Beyond this overall framework, that applies to the whole volume with remarkable internal consistency, some further noteworthy themes can be identified throughout the collected papers as interpretative keys in the discussion about ethnicity & federalism.
A first theme relates to sources: new insights are given into the mechanisms of interaction among local communities in relation to shared ethnic identity and political participation, with special focus on data derived from archaeology (see Alfonso J. Domínguez on Thesprotia, Margriet J. Haagsma et al. on Achaia Phthiotis, Nikolaos Petrokilos on Lokris), from coins or public seals (esp. in Claudia Antonetti on Aetolia, Catherine Grandjean on Achaia), as well as by the analysis of specific categories of documents (e.g., the Lokrian proxeny decrees by Giovanna Daverio Rocchi or of the Argolic theorodokoi lists by Alex McAuley). Such alternative viewpoints can, in some cases confirm or, otherwise, challenge accepted interpretative patterns. For instance, the analysis of the coin minting production in Achaia by Catherine Grandjean corroborates Rizakis' hypothesis of the synteleia Patrike as an unique district in Achaia (probably acting also as a "monetary district", according to C. J.); and, moreover, it substantiates Polybius' (II. 37) assessment about the unification of weights, measures and coinage as an important federal institution. Differently, in the Lokrian decrees studied by Giovanna Daverio Rocchi, the grant of proxeny appears as a peculiar tool for interstate cooperations in small-scale neighbouring areas, that was equally used by the koinon as much as by the Lokrian poleis with the same objects and purposes, thus being at odds with the normal division of powers in federal states.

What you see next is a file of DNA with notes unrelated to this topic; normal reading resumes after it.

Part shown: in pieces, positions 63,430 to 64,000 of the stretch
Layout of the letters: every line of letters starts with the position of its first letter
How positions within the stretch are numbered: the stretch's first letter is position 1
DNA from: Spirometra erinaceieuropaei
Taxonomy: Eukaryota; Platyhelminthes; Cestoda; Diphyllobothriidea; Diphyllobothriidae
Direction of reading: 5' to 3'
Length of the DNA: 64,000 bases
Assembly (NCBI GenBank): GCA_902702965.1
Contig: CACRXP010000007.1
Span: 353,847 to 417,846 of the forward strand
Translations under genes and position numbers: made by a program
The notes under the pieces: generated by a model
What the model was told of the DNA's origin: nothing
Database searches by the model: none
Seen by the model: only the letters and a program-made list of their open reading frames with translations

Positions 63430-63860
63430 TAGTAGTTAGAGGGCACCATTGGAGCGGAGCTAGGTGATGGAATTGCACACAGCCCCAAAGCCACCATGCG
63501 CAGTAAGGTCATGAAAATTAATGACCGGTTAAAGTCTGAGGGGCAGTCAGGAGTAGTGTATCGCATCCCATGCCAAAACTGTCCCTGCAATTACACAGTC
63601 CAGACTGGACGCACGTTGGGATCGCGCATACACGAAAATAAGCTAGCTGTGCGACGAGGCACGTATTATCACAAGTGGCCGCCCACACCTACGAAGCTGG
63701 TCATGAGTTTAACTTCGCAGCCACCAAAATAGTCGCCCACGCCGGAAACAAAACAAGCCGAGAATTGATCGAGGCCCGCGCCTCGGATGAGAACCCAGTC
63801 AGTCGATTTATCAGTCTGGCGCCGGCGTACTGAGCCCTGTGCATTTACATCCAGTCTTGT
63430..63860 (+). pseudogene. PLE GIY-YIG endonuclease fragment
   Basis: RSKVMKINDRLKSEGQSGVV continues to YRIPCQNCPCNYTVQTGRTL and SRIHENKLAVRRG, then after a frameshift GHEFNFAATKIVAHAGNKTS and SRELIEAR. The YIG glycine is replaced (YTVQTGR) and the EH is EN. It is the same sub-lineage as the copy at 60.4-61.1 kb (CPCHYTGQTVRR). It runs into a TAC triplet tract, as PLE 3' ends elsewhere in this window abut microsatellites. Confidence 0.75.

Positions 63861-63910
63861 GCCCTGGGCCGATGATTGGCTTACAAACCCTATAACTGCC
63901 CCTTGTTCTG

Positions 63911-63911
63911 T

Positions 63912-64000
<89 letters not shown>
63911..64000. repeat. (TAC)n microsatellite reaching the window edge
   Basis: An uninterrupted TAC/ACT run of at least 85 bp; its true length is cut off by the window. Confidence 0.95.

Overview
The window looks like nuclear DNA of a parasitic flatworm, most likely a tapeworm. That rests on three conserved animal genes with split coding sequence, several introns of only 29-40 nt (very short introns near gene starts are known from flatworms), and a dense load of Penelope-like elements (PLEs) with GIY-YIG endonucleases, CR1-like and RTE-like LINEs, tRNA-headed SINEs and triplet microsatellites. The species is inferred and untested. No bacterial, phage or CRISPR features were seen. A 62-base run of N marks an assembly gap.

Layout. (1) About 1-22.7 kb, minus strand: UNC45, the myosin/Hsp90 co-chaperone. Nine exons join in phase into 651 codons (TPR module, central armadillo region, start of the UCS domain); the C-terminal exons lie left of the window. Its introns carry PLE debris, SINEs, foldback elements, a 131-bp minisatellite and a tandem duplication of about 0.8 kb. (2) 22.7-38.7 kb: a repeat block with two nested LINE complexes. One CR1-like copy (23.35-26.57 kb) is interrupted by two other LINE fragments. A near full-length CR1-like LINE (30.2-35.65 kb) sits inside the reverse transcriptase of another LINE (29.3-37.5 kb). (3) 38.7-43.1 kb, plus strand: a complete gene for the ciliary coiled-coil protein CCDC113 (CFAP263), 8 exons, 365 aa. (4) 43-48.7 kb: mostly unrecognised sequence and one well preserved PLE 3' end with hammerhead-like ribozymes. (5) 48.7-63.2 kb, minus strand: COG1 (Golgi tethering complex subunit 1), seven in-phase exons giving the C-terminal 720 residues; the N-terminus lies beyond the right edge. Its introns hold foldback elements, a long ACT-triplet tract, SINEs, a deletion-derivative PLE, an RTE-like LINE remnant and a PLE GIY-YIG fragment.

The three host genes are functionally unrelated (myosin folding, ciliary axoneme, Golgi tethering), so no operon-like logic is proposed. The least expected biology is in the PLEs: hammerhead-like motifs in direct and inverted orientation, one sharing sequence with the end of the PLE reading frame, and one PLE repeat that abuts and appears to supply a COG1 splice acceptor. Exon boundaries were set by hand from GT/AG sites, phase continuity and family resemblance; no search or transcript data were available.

Another significant subject, not yet fully addressed, deals with the influence of a community on another, in terms of ethnic identity or development of federal institutions. It is a very prolific subject to explore, on which many of the collected papers provide valuable information, enlightening the different geneses and purposes, as well as the heuristic potential of this kind of interaction (see the comparison between the Achaian and Aitolian federal institutions by Kostas Buraselis, or the analysis on the adoption of the Achaian model for the Lykian koinon in the shade of Rome, by Athanassion Rizakis). Some of the contexts dealt with in the volume make it also clear how, in some cases, the development of a common ethnic distinctiveness was shaped more as a response to external policy pressures, than to internal factors (see, for instance, the construction of an Arkadian national identity in opposition to Thebes studied by Cinzia Bearzot; the enhancement of a "Thessalian identity" by Achaia Phthiotis against Makedonia and Aetolia observed by Margriet J. Haagsma, Laura Surtees, and C. Myles Chykerda).
Ethnicity and politics appear to have combined in a variety of ways, giving rise to different and nuanced forms of federal collaboration, of which this volume provides a rather exhaustive range of examples (especially focuses on this theme are the papers of Albert Schachther Boeotia, of Maria Mili on the Thessalian state, and of Katerina Panagopoulous on the Makedonian ethnos).
Finally, a further theme emerging from this research deals with the role played by the poleis in the relationship between ethnic identity and political participation into a koinon. In the interpretation of such multifaceted interrelation, polis stands in most cases as a pivotal element, capable of shaping forms of cooperation within or beyond bonds of ethnic solidarity (as, respectively, in the case of Argive theoria explored by Alex McAuley and in that of the Euboian union after 196 BC studied by Nikos Giannakopoulos); or instead of undermining the achievement of a full federal integration (see James Roy on the Arkadian poleis or Sheila Ager on the relation between the Achaian koinon and Spartan identity).
 Hans Beck / Peter Funke: Federalism in Greek Antiquity, Cambridge 2015.